These coordinated actions will acknowledge the importance of organized, community-based pressure as a core strategy (along with courts and legislators) of our work outside the walls to end solitary confinement.

Actions are planned in CA from San Diego to Arcata (including San Diego, Los Angeles, San Jose, Oakland,Santa Cruz, Arcata…); also, nationwide and internationally.

CO-SPONSORS & ENDORSERS:
Statewide, nationally, and internationally, we invite all organizations and prominent individuals to:

  • endorse the Statewide Coordinated Actions To End Solitary Confinement; or
  • co-sponsor: help plan statewide, national, international, and local actions; do outreach, attend, and/or speak out.

Co-sponsors and Endorsers are listed HERE on the PHSS website and HERE at the facebook event page, Statewide Coordinated Actions to End Solitary Confinement (SCATESC)…

Please let us know at phssoutreach@gmail.com if you will endorse or what you will do to co-sponsor, and describe action(s) in your locale.

If you want to be part of the Outreach Group organizing this effort, please email Verbena and Willow.
Verbena
<peoplesarc@gmail.com>; Willow <kohenet@sbcglobal.net>

LOCATIONS & TIMES:
Each locale participating in the Statewide Coordinated Actions will decide their locations and the time of day/night. We suggest places and times where and when there are plenty of people so that the actions are visible, and we can reach people with leaflets/information. If people-heavy locations also happen to be strategic for other reasons (e.g., a CDCR parole office in a busy area), all the better.  HERE you can find details about March 23rd Actions in your locale (i.e. L.A., Oakland, San Jose) More will be posted as we receive the information from various locales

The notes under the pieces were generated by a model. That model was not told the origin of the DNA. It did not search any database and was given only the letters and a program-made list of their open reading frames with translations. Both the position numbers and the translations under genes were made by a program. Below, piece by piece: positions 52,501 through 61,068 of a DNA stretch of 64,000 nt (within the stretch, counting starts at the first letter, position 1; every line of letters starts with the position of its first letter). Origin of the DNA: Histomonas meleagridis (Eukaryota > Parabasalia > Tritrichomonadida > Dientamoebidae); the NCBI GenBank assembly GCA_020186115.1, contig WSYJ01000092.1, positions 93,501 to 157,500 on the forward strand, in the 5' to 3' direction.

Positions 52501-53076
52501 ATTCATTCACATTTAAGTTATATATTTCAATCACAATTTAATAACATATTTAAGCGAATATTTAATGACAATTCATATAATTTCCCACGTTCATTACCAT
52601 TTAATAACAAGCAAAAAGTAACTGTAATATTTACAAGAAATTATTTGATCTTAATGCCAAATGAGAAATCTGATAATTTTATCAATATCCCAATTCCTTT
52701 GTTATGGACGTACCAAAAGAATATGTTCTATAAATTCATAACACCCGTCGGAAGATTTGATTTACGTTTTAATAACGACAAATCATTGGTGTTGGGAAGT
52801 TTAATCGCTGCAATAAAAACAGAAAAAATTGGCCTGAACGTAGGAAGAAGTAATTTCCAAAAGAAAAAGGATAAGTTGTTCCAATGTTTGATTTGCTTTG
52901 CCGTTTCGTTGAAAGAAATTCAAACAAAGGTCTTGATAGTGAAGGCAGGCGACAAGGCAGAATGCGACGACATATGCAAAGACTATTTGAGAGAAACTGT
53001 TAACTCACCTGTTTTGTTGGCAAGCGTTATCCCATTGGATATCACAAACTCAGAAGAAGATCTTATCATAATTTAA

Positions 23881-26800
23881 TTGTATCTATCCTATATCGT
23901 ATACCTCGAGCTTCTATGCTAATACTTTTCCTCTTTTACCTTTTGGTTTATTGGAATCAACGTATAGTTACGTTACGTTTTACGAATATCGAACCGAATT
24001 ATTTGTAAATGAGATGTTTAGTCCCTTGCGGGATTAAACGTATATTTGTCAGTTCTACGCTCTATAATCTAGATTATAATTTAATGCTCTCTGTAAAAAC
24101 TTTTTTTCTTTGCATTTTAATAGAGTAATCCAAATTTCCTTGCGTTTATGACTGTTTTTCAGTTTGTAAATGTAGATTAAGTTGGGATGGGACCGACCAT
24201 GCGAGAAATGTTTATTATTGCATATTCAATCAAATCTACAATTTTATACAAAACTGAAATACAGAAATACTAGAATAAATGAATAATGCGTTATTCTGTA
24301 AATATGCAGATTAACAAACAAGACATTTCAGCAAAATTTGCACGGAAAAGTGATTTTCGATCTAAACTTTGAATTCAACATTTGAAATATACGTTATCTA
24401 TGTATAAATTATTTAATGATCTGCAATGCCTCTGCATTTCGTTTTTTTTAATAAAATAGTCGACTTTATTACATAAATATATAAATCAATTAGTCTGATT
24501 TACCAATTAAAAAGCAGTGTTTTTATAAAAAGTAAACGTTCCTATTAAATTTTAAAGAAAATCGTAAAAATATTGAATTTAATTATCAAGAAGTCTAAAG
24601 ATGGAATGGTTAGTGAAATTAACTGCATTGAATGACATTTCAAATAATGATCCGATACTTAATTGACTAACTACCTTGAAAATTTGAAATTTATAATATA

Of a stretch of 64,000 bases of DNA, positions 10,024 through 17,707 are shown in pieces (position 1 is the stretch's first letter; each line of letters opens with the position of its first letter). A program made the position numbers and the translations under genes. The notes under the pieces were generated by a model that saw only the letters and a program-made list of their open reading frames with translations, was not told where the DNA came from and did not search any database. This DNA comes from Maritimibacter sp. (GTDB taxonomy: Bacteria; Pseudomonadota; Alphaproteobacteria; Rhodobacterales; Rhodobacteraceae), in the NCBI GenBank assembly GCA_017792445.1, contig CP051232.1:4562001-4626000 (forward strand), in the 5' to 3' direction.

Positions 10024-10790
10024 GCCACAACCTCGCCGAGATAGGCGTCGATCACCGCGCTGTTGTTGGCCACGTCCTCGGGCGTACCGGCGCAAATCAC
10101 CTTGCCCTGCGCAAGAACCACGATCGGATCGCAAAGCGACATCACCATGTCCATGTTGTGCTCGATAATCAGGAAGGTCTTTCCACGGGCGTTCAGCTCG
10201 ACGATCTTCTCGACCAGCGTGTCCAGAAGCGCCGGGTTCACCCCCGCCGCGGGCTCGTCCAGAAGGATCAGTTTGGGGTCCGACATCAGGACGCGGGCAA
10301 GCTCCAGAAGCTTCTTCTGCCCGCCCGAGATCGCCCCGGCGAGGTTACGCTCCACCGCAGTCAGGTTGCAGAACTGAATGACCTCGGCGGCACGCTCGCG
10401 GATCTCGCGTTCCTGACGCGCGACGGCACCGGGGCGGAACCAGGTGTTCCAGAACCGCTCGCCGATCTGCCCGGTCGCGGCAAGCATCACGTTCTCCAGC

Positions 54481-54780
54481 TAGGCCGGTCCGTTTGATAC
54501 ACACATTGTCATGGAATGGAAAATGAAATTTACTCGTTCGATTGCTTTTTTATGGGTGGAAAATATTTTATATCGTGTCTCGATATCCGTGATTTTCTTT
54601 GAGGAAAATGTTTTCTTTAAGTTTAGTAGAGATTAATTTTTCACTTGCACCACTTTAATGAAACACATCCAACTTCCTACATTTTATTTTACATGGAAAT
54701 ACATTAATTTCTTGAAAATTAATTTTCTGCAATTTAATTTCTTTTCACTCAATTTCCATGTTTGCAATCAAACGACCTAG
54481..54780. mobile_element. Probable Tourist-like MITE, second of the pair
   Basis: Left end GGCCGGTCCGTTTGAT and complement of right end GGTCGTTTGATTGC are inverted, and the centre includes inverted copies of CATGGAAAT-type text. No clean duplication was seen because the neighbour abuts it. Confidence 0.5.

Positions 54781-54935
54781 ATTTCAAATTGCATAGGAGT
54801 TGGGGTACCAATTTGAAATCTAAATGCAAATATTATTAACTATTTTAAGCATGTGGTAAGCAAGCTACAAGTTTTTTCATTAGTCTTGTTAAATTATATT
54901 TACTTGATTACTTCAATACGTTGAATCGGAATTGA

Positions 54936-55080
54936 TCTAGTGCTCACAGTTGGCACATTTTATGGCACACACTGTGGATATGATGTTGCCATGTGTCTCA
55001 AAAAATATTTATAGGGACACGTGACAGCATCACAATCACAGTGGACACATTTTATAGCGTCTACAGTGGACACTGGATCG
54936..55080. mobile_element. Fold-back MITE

FLIERS & HANDOUTS:
There is
a universal flier for all actions, with a space for each area to insert local logistics. Also, there are handouts that can be used by everyone for these actions. PHSS can send out packets of these fliers and handbills by request at phssoutreach@gmail.com (beginning April 2015). Local groups can hand out additional literature, as well.

These actions will help keep hidden torture in the public eye, build the movement to end solitary confinement, and serve as one way to update people as to the conditions inside and about the needs and goings-on in this human rights struggle. Organizations outside of CA and outside of the US are already joining and supporting this effort.

The courage that prisoners continue to demonstrate—after leading two hunger strikes in 2011 and a third, the largest hunger strike in history in 2013– while upholding their Agreement To End Hostilities across racial lines should give us all the strength to organize in our own communities.

Continue reading